Coffee and tea manufacturing

Seen in this 2017 photo, Drew Wynne who quit his job in 2016 to pursue a career manufacturing cold-brew coffee died in October 2017 after using a paint stripper at the business in Charleston, S.C. EPA administrator Scott Pruitt had put on hold the Obama administration’s attempt to ban consumer sales of paint strippers containing the compound methylene chloride. But he reversed course in May after meeting with families of men who died after using paint stripper. Brian Wynne, brother of Drew, believes, methylene chloride may already have been out of stores by fall 2017, when his brother was found dead at the business, killed by methylene chloride, according to coroners. (Brad Nettles/The Post and Courier via AP)
July 06, 2018 - 1:32 am
WASHINGTON (AP) — For 37 mostly female farm-workers in California's Central Valley, U.S. policy under Environmental Protection Agency chief Scott Pruitt became personal not long after sunup one day in May 2017. Picking cabbage that morning, the workers noticed a tarry smell drifting from a nearby...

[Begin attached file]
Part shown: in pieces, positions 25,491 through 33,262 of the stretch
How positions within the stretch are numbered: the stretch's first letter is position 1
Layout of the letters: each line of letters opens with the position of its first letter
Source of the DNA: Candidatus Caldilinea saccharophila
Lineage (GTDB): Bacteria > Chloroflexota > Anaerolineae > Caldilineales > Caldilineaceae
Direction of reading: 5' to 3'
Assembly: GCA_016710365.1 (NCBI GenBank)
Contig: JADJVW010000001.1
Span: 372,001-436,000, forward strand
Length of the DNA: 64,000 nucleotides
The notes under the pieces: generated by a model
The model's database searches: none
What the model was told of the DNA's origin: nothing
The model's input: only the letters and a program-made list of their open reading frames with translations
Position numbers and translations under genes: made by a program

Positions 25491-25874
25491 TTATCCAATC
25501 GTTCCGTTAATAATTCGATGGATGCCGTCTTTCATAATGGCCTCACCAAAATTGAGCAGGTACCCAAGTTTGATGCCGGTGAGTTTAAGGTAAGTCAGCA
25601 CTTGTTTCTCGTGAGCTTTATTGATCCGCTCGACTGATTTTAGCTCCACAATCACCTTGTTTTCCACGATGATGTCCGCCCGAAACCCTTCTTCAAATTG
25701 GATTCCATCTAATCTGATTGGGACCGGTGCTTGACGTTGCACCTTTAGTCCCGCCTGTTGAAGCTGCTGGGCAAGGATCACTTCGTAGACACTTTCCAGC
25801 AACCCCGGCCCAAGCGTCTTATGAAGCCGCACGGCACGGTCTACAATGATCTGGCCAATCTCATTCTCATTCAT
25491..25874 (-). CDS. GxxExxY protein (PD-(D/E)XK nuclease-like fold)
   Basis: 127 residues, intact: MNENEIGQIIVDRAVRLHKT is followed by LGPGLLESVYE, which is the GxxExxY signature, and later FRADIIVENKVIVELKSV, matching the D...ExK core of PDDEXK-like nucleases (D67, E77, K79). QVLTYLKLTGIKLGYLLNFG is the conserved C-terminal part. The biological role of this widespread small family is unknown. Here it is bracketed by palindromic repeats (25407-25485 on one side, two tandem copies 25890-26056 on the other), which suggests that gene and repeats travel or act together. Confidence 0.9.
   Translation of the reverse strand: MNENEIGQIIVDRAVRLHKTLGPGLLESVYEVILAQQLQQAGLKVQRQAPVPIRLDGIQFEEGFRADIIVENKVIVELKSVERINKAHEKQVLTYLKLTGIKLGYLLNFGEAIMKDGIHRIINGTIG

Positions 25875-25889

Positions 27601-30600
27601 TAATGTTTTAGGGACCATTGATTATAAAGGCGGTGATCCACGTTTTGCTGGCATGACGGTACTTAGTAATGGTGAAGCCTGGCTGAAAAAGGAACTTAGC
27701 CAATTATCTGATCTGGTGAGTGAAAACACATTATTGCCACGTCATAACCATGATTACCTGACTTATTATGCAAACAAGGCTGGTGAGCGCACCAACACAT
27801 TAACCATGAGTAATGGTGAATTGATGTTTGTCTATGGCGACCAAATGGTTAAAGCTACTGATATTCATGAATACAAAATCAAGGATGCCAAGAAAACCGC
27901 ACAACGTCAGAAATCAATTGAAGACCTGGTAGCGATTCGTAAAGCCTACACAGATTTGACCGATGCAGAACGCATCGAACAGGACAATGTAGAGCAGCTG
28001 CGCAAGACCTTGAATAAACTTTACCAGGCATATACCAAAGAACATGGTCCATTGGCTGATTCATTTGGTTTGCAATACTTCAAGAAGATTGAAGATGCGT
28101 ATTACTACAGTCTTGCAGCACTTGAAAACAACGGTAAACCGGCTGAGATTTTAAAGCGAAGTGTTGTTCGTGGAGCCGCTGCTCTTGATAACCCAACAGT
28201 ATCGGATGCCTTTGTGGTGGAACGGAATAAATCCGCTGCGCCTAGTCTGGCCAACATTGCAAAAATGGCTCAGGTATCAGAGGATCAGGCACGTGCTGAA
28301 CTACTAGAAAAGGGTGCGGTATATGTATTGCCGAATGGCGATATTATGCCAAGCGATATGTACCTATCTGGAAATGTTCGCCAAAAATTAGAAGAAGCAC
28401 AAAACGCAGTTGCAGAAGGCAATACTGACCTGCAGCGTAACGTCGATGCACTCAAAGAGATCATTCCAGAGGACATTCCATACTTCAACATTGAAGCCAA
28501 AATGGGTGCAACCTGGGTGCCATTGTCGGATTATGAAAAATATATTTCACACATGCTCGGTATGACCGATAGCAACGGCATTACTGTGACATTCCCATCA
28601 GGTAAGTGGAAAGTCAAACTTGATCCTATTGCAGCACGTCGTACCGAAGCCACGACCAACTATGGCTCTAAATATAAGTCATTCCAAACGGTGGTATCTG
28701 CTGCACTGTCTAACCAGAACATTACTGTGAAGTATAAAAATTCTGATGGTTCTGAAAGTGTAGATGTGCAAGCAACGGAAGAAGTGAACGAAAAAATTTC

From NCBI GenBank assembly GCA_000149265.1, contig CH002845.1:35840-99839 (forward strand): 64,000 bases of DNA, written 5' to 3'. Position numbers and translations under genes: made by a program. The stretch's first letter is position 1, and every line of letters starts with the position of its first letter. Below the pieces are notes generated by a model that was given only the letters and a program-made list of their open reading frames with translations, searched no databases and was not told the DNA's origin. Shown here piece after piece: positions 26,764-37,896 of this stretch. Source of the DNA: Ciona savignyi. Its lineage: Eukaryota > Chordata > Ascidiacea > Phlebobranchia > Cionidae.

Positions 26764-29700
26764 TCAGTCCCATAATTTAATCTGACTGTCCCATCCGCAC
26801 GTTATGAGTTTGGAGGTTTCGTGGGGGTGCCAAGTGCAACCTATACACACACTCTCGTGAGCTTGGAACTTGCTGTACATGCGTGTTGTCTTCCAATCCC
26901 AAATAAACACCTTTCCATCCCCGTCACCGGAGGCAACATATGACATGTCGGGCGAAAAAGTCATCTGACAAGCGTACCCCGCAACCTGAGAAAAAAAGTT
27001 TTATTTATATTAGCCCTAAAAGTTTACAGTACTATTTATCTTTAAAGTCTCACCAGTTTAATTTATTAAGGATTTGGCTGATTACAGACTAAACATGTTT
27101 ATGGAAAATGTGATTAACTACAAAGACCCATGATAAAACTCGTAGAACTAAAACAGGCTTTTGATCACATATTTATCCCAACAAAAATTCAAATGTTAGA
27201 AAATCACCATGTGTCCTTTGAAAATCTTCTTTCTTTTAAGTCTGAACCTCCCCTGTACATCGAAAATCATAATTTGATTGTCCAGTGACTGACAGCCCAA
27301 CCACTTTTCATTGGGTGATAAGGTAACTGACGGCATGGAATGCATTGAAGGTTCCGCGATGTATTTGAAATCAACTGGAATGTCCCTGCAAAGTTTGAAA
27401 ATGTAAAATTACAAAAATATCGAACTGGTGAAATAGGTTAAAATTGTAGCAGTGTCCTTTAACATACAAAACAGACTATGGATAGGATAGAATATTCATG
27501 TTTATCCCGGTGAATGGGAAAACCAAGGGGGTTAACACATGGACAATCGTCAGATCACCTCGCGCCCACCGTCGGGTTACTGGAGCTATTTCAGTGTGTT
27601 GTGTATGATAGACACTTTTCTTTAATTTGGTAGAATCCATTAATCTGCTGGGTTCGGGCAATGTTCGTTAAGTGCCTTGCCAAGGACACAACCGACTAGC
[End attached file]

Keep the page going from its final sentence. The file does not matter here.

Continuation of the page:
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Seen in this 2017 photo, Drew Wynne who quit his job in 2016 to pursue a career manufacturing cold-brew coffee died in October 2017 after using a paint stripper at the business in Charleston, S.C. EPA administrator Scott Pruitt had put on hold the Obama administration’s attempt to ban consumer sales of paint strippers containing the compound methylene chloride. But he reversed course in May after meeting with families of men who died after using paint stripper. Brian Wynne, brother of Drew, believes, methylene chloride may already have been out of stores by fall 2017, when his brother was found dead at the business, killed by methylene chloride, according to coroners. (Brad Nettles/The Post and Courier via AP)
July 05, 2018 - 6:21 pm
WASHINGTON (AP) — For 37 mostly female farm-workers in California's Central Valley, U.S. policy under Environmental Protection Agency chief Scott Pruitt became personal not long after sunup one day in May 2017. Picking cabbage that morning, the workers noticed a tarry smell drifting from a nearby...
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FILE - In this Sept. 22, 2017, file photo, a barista pours steamed milk into a cup of coffee at a cafe in Los Angeles. State health officials proposed a regulation change Friday, June 15, 2018, that would declare coffee doesn't present a significant cancer risk, countering a recent California state court ruling that had shaken up some coffee drinkers. (AP Photo/Richard Vogel, File)
June 16, 2018 - 1:28 am